SPRING 2016, ISSUE III.
Greetings from Budapest!
Excursion to Transylvania
We traveled to Transylvania, Romania for a 4-days excursion. We visited the beautiful Kalotaszeg region, a special, Hungarian ethnographic area of Transylvania. We lived with local village families, experienced their warm hospitality, enjoyed their delicious, home cooked meals, and witnessed traditional, rural living and folk culture.
Our first destination was still in Hungary, in Nyírbátor. It is a small town in the center of the Nyírség Region and rich in medieval monuments. István Báthory of Transylvania had two Gothic churches built here between 1484 and 1511. The Calvinist church is considered to be the most beautiful single-nave church in Hungary; its late-Gothic net vault and the Renaissance decorations are certainly admirable sights. As the burial place of the Báthory family, it is one of the important memorial places of Hungarian history. Its bell-tower is 33 m (~100 feet) high; a belfry with small towers was built around 1640. We were received by the minister of the church who showed us around.
Students felt as if they stepped back in time during those four days. In the region, traditional dresses are still worn on festive occasions, and many forms of folk art are still part of their daily lives. We visited the home of a local old woman who even dressed our students.
Weather was summer-like when we arrived in Torda. The first Act of Religious Tolerance was issued here in 1568 and the place had also one of the most important salt mines of Europe for centuries.
We hiked through the famous Gorge of Torda, where nature did its best. Here a mountain is split in the middle and the sight is simply spectacular. According to one legend, St. Ladislaus, a legendary Hungarian king, successfully escaped the Mongolian Tatar hordes by using his sword and cutting the cliff and creating the gorge.
The beautiful Torda Gorge with the Hesdat stream flowing through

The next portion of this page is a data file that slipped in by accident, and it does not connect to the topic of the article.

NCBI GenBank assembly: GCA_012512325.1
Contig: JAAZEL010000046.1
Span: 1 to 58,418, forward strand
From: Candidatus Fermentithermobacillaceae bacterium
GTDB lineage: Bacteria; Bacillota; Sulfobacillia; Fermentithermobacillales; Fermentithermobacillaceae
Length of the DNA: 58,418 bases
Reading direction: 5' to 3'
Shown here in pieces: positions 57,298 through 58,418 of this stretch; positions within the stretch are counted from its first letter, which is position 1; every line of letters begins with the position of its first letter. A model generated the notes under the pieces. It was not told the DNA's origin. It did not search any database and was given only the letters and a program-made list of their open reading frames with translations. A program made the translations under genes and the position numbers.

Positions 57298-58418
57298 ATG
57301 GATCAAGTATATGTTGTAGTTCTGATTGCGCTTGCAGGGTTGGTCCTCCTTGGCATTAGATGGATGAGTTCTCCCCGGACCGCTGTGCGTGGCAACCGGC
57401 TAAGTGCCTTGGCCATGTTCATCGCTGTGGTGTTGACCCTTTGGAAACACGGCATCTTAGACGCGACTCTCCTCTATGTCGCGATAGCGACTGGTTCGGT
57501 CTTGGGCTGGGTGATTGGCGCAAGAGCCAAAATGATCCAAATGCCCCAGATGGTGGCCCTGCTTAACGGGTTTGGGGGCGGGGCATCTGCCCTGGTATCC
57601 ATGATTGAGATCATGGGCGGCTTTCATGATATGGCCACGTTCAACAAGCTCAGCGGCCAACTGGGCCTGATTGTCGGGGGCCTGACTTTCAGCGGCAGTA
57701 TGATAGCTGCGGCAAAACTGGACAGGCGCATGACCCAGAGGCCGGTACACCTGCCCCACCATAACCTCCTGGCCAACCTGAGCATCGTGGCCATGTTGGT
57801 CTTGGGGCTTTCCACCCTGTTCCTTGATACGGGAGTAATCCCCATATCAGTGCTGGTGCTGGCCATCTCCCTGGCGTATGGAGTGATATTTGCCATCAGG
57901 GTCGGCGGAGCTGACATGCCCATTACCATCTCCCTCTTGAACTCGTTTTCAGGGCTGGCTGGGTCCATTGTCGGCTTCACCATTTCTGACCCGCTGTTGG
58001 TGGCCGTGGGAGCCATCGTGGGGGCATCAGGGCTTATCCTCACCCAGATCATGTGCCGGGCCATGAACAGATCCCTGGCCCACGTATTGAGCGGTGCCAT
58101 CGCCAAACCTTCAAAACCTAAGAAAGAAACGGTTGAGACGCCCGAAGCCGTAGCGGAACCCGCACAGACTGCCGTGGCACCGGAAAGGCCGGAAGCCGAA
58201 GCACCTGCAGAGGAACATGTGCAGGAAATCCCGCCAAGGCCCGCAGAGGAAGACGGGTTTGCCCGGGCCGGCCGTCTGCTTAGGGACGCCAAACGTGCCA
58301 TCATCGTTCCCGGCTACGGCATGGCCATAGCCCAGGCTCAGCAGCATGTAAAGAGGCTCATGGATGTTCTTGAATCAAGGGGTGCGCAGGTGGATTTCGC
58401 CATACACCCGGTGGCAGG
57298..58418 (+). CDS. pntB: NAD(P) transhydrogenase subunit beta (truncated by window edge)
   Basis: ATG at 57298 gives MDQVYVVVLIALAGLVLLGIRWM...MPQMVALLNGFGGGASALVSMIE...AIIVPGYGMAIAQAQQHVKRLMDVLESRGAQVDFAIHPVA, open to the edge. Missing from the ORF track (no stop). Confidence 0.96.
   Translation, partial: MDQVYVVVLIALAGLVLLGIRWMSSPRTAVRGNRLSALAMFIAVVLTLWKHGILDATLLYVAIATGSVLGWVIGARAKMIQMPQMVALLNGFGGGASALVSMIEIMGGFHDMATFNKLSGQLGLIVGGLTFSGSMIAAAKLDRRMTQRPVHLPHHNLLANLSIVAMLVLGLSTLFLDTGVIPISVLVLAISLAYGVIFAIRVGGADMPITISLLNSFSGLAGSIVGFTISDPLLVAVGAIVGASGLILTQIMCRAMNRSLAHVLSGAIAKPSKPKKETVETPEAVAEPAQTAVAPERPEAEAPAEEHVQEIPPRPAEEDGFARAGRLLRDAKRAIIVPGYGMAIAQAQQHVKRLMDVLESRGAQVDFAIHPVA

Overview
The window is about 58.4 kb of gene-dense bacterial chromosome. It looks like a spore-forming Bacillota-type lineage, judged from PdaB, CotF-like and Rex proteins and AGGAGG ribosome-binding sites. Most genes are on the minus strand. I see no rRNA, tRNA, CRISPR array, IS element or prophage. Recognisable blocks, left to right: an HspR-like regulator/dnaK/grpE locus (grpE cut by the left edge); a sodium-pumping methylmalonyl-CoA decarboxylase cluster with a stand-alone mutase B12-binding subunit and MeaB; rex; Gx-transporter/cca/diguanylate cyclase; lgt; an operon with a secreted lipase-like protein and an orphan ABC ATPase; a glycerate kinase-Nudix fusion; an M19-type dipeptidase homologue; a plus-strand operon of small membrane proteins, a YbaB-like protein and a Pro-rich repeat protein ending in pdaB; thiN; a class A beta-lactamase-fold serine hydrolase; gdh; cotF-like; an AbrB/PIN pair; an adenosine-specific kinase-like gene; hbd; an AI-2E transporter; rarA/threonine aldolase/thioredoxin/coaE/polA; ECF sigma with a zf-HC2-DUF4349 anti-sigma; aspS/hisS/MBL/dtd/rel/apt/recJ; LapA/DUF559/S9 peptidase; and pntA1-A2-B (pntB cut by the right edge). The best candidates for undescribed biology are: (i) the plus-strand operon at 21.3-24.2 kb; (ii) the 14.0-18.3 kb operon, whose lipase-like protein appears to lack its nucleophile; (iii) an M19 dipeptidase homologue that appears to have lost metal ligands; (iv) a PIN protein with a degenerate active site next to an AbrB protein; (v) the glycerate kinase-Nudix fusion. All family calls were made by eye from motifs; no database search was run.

Torockó was another highlight of the trip. Torockó, a Unitarian community and the center of iron mining and manufacturing in Transylvania for centuries, received the “Europe Nostra” award for cultural heritage in 1999. We visited the local museum, marveled the beautiful snow-white houses nestled below the monumental Székelykő (Székely Stone), a three-thousand feet tall rock.
Students were full of energy and insisted on hiking to the top of Szekely Stone. The hiking trail was safe, marked clearly and conditions were just right for this great bonding experience. The picture below says it all.
The next day was a really busy one. We visited the monthly animal market in Bánffyhunyad, then traveled to Kolozsvár (Cluj), the former capital of Transylvania, an important economic and educational center of the country.
Then came yet another treat: we visited the village of Körösfő famous for selling an abundance of old and new handcrafts. All forms of folk art have reached high level of sophistication in the Kalotaszeg region, and Körösfő’s specialty has always been wood carving. We visited a local small shop where chess pieces are still made by hand. Our host was happy to show us his skills.
On our last day, we visited the 13th century church of Magyarvalkó. Here, inside this old village church, decorated by beautiful pieces of embroidery made by local women, we reflected about local customs and traditions and their value and how they may enrich our lives.
Elizabeth Simon, Resident Director
Judit Fekete, Resident Coordinator